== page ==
Why Using A Color Checker Card is Important in Photography.
One of the most important elements to photography next to light is making sure that your color is right. To do that a Color Checker Card is crucial.
Yes even for black and white images for the smart asses who were going to mention that. After all black and white as it relates to photography and how we interpret images are colors.
Having proper color in your images to begin with is going to save you a lot of time and headache.Especially if you’re planning on printing your images. “But DJ; what does it matter since I’m just going to edit it in my photo editing software.” Cue the NCIS Gibbs style head smack.
Even though you’re planning on working on your images after you shoot them, doesn’t it make sense that you have to know what color you have to begin with.Or; what if you notice a color cast that you need or want to get rid of before sending your images off to the printer. But how do you ensure that you have the proper color in your images?
You use a color checker card at the start of your shoot. And every time your light changes; or you start a new look.The chart’s color patches have spectral reflectance intended to mimic those of natural objects such as human skin, foliage, and flowers, to have consistent color appearance under a variety of lighting conditions, especially as detected by typical color photographic film, and to be stable over time.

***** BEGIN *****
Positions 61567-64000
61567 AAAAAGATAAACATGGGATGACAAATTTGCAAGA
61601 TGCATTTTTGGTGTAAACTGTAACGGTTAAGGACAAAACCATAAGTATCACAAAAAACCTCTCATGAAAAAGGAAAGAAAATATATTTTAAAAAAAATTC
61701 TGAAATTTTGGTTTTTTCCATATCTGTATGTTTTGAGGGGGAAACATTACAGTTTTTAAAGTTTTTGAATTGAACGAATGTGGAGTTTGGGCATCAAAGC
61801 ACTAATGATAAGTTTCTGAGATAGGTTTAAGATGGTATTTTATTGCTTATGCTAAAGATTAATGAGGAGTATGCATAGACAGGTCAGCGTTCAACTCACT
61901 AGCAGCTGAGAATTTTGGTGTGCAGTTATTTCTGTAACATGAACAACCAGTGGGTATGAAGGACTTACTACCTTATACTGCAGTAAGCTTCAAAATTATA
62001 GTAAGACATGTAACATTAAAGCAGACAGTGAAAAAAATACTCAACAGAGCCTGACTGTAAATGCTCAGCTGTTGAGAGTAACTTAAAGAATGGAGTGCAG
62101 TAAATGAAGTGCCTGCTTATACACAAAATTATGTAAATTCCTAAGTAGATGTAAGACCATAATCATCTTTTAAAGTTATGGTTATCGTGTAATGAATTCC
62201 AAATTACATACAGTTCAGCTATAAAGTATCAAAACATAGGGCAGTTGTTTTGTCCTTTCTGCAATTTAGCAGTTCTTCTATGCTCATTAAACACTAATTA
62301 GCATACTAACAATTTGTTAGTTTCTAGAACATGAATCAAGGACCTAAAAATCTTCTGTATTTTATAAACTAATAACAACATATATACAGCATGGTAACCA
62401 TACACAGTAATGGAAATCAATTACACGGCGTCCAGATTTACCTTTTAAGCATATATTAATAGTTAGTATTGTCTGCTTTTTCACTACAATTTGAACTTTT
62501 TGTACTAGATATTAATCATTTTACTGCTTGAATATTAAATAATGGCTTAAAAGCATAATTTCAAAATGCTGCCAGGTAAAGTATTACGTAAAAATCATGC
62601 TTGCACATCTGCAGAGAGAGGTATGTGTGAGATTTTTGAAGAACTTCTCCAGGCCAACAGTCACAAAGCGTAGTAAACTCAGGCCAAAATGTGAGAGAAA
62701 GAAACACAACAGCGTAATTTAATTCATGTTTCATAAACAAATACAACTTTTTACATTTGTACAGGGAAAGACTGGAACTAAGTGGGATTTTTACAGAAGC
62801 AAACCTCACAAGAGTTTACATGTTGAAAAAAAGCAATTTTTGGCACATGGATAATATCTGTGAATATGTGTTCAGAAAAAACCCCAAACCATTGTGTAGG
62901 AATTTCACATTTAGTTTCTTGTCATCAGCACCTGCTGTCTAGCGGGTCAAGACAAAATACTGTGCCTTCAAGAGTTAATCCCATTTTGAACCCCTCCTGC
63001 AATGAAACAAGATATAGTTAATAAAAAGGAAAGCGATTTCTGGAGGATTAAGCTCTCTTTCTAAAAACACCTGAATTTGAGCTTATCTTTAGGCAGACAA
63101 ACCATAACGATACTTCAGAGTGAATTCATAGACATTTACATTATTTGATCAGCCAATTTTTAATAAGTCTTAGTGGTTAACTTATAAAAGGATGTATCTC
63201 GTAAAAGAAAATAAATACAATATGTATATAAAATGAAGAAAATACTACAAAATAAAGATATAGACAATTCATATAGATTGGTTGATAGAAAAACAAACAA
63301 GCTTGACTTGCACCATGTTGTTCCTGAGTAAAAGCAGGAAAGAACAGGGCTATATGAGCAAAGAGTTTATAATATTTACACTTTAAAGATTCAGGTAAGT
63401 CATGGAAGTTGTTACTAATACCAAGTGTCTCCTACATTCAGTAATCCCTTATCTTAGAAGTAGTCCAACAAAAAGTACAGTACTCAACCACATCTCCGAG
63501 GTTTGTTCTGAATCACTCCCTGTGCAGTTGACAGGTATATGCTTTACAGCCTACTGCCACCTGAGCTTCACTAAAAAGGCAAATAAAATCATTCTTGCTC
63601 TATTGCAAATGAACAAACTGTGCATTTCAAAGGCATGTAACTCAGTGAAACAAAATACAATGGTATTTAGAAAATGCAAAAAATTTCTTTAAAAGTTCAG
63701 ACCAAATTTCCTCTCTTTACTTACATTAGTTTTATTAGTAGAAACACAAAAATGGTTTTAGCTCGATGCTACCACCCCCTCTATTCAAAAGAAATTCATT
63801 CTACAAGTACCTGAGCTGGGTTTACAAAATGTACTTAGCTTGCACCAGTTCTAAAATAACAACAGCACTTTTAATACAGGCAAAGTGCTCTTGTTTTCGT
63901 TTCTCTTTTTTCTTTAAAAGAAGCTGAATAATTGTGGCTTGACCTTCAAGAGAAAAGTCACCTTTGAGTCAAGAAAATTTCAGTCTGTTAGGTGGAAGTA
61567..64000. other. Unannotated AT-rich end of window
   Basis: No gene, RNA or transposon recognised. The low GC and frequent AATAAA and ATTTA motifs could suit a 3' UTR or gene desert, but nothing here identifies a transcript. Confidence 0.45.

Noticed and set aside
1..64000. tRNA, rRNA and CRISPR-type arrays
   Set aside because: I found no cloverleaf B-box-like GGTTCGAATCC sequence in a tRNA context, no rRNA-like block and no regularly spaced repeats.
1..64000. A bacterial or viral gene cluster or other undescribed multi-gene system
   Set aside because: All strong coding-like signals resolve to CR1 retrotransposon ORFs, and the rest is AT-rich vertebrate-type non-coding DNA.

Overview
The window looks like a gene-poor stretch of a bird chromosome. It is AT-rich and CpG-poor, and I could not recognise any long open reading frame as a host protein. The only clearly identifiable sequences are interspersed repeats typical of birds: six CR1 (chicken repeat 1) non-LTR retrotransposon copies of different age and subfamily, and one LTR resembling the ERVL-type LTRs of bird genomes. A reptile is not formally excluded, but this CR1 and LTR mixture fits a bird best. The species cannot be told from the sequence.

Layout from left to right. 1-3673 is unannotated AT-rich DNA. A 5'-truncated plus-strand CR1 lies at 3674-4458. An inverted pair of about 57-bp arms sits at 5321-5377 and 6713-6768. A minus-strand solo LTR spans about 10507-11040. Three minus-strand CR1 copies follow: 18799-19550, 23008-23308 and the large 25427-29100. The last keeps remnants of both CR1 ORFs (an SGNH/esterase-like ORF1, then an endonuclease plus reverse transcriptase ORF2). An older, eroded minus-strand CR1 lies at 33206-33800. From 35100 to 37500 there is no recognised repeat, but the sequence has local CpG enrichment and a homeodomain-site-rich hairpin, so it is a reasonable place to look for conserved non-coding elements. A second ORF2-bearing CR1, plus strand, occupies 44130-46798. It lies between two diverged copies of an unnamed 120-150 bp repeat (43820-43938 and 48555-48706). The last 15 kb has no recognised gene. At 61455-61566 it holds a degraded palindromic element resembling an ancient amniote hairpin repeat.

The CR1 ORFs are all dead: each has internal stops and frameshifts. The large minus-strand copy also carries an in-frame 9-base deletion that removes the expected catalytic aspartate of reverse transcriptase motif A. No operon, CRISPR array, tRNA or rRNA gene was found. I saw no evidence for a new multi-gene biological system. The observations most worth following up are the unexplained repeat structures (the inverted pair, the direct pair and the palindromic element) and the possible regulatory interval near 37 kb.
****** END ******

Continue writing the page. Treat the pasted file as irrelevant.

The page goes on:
Proper use of a color chart can get you a lot closer to actual colors and save you a lot of time dialing in your post production work by adding a simple step to your work flow.A couple years back I pickup the X-Rite ColorChecker Card and by doing so I have saved a ton of post processing time.
During each and every shoot I take one frame before we begin, as a measure of the light temperature and proper exposure with a color checker chart.
By doing so, I have saved countless hours of not having to wrestle with white balancing when sitting down at the computer to process after the shoot.All that is needed to do to give your photographs a collective white balance is to load of the test shot in in your editor, select the white balance tool and click either one of the middle grey squares.
The two squares are close in tone but vary from your light source so I typically bounce between the two looking at which represents the correct color. From here you can copy that setting to your photographs and head off to your next step of processing.One thing to remember is to try to keep your fingers off of the color squares.
The oil from your fingers will rub off on the squares and compromise the quality of the colors.
Oh; it is critical that you make your models/subject make funny faces while they hold the color checker card. It’s a great way to break the ice; especially if your subject is new to being photographed. But we really do need to make sure we are using the correct tools for the job; and an x-rite color checker card is one of those tools.
I hope that this information helps you. If you have any further questions leave a comment below.